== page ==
10 Salesforce Products You Didn’t Know Use AWS

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AWS is the largest cloud services provider, with 32% market share and over 200 products. You already use AWS in your day to day life – and as a Salesforce customer, you are likely to leverage several AWS products without even knowing. While the Salesforce AWS integration makes little difference to you initially, your data and compliance teams will want to be aware!

The Salesforce AWS partnership was first announced in 2016, and my guess is that many Salesforce Admins, and others in the community, skipped over it because it didn’t capture their interest. This year, Salesforce and AWS announced an even tighter integration, which follows the low-code messaging Salesforce are promoting.

Why does AWS matter to Salesforce Admins? The short answer is that this partnership will make it easier to integrate AWS services with the Salesforce platform.

How the Salesforce platform leverages AWS is something I find interesting. So, let me take you on a tour, #AwesomeAdmin, to show you how Salesforce leverages AWS to benefit you, and your users.

1. Salesforce Platform

Salesforce has its own data centres across the world that service some customers running on the core platform (Sales, Service, Experience Cloud, etc). Salesforce uses AWS in regions where they don’t have their own data centres (eg. in Canada, India, Australia). Building your own data centers is not cheap, and so it makes sense to rent the services that AWS offers.

2. Salesforce Einstein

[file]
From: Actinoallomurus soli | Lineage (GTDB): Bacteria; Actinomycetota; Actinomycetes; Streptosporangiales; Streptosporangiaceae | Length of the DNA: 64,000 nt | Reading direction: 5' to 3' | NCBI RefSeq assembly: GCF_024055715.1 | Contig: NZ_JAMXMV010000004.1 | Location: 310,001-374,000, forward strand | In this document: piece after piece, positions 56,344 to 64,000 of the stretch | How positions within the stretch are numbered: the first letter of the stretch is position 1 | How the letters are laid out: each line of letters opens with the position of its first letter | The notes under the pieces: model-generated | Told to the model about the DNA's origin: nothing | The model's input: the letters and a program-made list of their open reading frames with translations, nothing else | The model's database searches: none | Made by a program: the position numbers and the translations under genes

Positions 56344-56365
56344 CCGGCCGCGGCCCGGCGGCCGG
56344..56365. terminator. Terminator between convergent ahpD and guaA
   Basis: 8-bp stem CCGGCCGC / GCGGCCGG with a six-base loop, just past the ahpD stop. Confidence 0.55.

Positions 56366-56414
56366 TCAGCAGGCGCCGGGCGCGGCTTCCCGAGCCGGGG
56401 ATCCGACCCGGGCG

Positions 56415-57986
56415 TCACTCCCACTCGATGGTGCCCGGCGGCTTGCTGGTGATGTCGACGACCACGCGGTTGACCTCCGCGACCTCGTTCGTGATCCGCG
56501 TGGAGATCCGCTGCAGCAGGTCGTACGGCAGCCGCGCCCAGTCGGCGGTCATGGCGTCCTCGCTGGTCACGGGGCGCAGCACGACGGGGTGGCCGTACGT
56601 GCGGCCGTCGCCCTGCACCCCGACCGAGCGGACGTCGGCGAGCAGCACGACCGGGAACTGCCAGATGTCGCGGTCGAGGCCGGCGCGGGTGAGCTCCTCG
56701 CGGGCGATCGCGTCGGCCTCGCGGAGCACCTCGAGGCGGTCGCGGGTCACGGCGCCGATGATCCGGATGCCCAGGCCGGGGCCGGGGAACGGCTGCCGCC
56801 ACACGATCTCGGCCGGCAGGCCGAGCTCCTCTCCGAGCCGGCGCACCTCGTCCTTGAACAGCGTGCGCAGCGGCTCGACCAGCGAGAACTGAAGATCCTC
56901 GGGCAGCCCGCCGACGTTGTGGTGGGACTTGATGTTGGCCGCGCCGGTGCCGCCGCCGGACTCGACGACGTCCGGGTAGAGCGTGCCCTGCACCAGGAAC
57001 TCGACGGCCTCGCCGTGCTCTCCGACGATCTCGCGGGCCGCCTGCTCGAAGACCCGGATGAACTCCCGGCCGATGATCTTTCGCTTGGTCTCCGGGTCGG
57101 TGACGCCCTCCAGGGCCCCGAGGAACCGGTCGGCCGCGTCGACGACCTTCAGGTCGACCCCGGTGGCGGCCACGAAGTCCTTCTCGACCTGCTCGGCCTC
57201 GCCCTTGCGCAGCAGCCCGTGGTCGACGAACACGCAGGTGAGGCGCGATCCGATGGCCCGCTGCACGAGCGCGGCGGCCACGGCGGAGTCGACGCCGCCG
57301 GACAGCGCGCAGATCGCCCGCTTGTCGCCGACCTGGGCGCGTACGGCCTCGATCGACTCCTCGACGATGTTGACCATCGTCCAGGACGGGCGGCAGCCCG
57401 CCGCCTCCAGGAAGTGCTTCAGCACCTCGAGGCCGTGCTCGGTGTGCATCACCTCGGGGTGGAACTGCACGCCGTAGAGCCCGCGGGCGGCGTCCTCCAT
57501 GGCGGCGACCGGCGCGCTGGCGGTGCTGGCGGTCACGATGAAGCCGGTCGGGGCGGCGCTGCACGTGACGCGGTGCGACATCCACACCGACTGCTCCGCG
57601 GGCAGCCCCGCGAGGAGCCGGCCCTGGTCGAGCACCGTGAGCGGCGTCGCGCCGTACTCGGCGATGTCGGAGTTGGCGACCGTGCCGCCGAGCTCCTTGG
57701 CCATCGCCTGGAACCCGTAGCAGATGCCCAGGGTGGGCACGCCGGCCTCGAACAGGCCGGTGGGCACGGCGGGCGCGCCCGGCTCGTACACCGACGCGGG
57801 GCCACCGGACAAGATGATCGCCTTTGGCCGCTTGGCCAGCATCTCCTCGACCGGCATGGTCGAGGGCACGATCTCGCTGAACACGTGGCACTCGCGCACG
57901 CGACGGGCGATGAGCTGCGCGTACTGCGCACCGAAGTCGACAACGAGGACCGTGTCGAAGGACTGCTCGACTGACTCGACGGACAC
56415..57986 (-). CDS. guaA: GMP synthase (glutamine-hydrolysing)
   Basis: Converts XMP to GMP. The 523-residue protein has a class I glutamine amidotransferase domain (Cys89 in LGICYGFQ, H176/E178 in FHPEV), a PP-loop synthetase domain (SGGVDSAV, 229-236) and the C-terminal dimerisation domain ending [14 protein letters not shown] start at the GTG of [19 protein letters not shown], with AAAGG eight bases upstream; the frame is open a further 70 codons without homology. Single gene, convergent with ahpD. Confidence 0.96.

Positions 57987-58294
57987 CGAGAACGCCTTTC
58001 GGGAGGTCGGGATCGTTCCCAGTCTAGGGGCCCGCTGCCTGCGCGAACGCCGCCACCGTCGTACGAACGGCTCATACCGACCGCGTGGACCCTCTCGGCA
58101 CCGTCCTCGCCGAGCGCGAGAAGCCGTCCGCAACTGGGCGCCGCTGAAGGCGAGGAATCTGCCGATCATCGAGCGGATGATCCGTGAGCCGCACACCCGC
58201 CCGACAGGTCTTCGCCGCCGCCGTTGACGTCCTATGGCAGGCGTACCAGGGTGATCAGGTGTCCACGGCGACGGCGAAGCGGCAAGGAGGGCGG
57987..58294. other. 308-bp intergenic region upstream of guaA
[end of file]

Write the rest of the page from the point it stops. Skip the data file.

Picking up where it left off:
Most of the Einstein product ‘family’ uses AWS to host your data, including Einstein Predictions, Engagement Scoring, Einstein Bots, Object Detection, Language, Einstein Vision, Pardot Einstein, Account Insights, Opportunity Scoring, Lead Scoring, Article Recommendations…and the list goes on.

As with the platform servers, hosting on AWS makes even more sense for Einstein, as they can leverage all the benefits of AWS, such as unlimited processing or storage capacity.

3. Einstein Activity Capture

Salesforce claims EAC is the future of email integration “our long-term solution for syncing contacts and events”.

EAC leverages AWS to store all emails and files, so they don’t take up storage space in Salesforce. However, this does mean that you cannot report on emails/files using Salesforce reports, platform encryption is not supported, and they will be deleted after a certain period of time.

4. Heroku

Heroku, Salesforce’s PaaS (Platform as a Service), runs on top of AWS which simplifies infrastructure management for you.

While AWS is considered more IaaS (Infrastructure as a Service), Heroku comes with all the extra bells and whistles to simplify the deployment of new applications or starting a new server, because you run at capacity. It also shields you from the need to have someone maintaining the servers because all the upgrades and fixes are taken care of.

Plus, if you just want to play with it, or quickly put together an MVP (minimum viable product), you can run Heroku for free. AWS is also free, only for the first year.

Original source: guru99.com, image.

5. Service Cloud Voice

Service Cloud Voice uses Amazon Connect as its telephony infrastructure, including advanced routing capabilities, language processing, voice or call recording transcription and storage in the AWS S3 bucket.